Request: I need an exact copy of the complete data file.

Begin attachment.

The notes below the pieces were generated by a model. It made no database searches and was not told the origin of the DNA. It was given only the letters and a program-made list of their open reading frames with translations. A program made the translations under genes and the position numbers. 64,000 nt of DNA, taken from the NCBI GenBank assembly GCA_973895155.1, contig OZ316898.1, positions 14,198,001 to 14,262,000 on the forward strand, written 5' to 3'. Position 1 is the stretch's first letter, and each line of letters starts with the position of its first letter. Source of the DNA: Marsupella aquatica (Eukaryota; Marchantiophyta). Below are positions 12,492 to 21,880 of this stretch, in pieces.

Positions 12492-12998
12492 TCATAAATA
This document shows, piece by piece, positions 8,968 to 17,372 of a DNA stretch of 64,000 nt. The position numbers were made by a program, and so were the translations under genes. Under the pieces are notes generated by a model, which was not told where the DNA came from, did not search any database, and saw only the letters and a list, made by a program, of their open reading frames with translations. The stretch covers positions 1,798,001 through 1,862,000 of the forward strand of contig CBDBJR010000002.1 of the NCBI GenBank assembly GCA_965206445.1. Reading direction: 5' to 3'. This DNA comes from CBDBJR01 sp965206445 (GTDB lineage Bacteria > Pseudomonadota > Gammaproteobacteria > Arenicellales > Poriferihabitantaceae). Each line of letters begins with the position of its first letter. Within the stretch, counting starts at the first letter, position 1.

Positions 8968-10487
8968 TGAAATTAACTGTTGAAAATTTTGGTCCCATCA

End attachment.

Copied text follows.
The notes below the pieces were generated by a model. It made no database searches and was not told the origin of the DNA. It was given only the letters and a program-made list of their open reading frames with translations. A program made the translations under genes and the position numbers. 64,000 nt of DNA, taken from the NCBI GenBank assembly GCA_973895155.1, contig OZ316898.1, positions 14,198,001 to 14,262,000 on the forward strand, written 5' to 3'. Position 1 is the stretch's first letter, and each line of letters starts with the position of its first letter. Source of the DNA: Marsupella aquatica (Eukaryota; Marchantiophyta). Below are positions 12,492 to 21,880 of this stretch, in pieces.

Positions 12492-12998
12492 TCATAAATA
This document shows, piece by piece, positions 8,968 to 17,372 of a DNA stretch of 64,000 nt. The position numbers were made by a program, and so were the translations under genes. Under the pieces are notes generated by a model, which was not told where the DNA came from, did not search any database, and saw only the letters and a list, made by a program, of their open reading frames with translations. The stretch covers positions 1,798,001 through 1,862,000 of the forward strand of contig CBDBJR010000002.1 of the NCBI GenBank assembly GCA_965206445.1. Reading direction: 5' to 3'. This DNA comes from CBDBJR01 sp965206445 (GTDB lineage Bacteria > Pseudomonadota > Gammaproteobacteria > Arenicellales > Poriferihabitantaceae). Each line of letters begins with the position of its first letter. Within the stretch, counting starts at the first letter, position 1.

Positions 8968-10487
8968 TGAAATTAACTGTTGAAAATTTTGGTCCCATCA